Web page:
I highlighted those five items not because they're big parts of the budget—only the EPA really spends that much—but because they're the sorts of red-meat issues that get Republicans and Democrats worked up. If they're basically unchanged, you can be sure that there won't be major reductions in the areas where there's a lot of bipartisan agreement. Sure enough, there will be more money for medical research, for national parks, for NASA, for the DEA, for Homeland Security, and—of course—for the Pentagon. The military won't be getting the $54 billion hike that Trump proposed, but the $25 billion boost that it's getting instead isn't so shabby.

There are a few small victories here and there for limited government. The plan won't fund Trump's border wall (though border security in general is getting a spending spike), and Jeff Sessions may be unhappy to hear that the Department of Justice won't be allowed to use its funds to keep states "from implementing their own laws that authorize the use, distribution, possession, or cultivation of medical marijuana." And yes, some offices will be seeing some cuts under Trump, just as some offices saw some cuts under Obama.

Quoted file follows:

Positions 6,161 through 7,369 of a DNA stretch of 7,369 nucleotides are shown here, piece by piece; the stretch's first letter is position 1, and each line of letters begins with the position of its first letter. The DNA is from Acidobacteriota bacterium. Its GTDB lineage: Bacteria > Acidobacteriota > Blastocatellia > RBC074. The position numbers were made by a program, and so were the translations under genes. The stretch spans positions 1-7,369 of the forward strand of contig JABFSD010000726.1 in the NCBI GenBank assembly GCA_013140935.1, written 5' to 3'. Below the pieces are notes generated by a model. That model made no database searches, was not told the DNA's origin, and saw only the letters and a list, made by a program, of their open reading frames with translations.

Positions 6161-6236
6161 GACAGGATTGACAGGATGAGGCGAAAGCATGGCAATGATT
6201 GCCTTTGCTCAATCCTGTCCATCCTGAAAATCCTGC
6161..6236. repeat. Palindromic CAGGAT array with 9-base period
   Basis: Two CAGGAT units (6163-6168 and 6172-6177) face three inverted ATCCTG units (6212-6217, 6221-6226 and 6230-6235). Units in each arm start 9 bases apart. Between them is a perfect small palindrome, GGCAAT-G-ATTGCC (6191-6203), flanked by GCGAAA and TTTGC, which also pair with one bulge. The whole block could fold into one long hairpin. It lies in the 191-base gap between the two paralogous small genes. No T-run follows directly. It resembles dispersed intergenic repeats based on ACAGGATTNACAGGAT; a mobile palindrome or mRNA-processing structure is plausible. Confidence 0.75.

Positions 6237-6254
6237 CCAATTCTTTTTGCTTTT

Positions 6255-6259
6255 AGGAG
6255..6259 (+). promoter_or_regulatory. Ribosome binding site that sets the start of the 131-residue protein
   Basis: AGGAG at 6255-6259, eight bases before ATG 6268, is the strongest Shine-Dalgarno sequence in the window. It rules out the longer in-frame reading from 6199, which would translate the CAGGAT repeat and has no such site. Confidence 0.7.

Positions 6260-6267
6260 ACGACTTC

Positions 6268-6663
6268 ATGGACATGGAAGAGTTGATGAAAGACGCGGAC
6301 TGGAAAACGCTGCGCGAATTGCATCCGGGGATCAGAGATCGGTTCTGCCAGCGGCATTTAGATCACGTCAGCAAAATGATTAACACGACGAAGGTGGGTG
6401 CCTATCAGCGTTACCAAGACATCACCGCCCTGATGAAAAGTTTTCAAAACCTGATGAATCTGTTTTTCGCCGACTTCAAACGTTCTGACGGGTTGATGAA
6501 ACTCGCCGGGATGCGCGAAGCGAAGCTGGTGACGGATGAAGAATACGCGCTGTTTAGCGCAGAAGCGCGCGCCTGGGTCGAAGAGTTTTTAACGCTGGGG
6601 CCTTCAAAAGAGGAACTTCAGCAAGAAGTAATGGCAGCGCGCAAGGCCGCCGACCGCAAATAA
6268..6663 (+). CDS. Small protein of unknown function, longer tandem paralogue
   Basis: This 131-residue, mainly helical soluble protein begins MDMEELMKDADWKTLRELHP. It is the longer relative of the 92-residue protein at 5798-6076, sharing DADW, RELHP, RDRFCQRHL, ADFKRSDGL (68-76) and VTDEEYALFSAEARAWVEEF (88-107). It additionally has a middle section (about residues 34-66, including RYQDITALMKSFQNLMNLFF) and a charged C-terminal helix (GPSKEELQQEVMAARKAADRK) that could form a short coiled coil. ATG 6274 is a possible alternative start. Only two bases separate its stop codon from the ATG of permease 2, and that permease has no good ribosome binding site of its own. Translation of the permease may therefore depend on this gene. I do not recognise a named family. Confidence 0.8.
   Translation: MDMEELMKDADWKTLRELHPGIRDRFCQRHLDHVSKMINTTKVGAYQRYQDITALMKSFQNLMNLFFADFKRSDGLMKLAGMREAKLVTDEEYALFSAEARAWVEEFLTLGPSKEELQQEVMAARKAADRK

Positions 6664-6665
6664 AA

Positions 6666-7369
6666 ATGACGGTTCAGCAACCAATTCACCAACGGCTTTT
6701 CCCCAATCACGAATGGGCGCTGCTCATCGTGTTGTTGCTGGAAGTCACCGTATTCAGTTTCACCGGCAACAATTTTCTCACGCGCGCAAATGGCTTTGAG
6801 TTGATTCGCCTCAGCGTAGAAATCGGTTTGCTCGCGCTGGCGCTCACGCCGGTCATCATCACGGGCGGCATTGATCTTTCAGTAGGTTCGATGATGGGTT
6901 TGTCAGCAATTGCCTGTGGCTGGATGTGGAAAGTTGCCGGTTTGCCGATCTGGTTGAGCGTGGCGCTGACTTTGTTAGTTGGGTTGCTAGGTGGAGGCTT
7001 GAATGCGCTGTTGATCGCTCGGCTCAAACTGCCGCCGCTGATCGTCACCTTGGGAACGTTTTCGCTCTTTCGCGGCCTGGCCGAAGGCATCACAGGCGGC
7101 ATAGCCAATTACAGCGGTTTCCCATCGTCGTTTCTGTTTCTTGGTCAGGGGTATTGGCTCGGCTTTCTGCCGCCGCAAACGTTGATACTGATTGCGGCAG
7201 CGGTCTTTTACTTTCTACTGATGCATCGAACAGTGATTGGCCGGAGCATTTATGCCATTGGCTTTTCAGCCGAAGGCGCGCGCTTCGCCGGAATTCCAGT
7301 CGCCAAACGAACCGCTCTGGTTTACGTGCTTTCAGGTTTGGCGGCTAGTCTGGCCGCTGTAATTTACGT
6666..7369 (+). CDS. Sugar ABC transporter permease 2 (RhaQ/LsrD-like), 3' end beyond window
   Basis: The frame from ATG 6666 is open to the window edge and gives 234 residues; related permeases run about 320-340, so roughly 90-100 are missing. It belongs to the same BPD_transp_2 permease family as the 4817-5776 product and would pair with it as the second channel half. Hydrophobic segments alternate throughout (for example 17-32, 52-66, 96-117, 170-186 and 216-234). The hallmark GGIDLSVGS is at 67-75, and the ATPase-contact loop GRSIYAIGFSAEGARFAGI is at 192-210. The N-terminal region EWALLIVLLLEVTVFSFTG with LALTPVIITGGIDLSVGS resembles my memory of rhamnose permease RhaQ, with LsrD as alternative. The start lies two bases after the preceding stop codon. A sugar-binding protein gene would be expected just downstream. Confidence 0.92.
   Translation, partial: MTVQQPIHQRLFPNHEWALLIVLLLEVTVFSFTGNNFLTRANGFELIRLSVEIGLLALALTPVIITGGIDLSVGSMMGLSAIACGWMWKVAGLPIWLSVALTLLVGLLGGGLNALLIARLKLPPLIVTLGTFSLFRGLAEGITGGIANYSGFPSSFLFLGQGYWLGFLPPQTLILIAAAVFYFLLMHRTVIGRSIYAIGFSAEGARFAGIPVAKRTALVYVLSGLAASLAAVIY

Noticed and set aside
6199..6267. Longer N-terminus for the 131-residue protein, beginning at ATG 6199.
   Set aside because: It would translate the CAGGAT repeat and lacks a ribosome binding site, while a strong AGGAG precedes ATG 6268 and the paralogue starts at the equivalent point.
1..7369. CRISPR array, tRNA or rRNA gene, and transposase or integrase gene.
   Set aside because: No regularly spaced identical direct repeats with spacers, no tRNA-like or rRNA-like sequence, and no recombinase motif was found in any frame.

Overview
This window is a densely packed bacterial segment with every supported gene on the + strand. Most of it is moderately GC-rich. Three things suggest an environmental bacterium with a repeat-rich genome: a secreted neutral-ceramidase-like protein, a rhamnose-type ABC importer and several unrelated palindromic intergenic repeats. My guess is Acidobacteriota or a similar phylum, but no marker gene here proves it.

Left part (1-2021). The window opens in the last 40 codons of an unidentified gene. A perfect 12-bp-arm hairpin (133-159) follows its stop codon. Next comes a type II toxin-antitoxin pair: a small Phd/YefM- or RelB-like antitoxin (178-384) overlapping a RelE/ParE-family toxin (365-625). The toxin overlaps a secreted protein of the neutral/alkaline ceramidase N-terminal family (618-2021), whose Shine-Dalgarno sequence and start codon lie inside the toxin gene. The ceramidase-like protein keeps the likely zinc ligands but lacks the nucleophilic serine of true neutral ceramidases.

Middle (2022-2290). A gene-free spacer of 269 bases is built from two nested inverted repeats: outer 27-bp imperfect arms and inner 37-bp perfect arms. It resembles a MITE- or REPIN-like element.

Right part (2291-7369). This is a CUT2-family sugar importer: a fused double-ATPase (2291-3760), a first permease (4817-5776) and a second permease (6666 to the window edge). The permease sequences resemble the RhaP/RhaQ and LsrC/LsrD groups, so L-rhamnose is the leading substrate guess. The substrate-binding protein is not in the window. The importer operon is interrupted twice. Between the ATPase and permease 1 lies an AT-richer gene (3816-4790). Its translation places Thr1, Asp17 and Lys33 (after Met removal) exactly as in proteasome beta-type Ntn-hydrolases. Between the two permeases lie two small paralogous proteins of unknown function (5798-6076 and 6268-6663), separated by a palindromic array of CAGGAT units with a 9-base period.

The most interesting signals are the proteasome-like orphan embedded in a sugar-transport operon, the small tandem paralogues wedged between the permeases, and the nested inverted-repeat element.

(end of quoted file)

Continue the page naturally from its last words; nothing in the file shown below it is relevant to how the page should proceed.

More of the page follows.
Overall, though, Bloomberg's Sahil Kapur summed it up pretty well:

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If that sounds familiar, it's because it's pretty much what we've been telling you to expect here at Reason. We may live in weird times, but some things are still predictable.

(* Yes, I know: These days Big Bird airs on HBO. He is nonetheless fated to forever be a synecdoche for the CPB.)




Yes, Science, But How About a March for Math?

Fri, 28 Apr 2017 00:01:00 -0400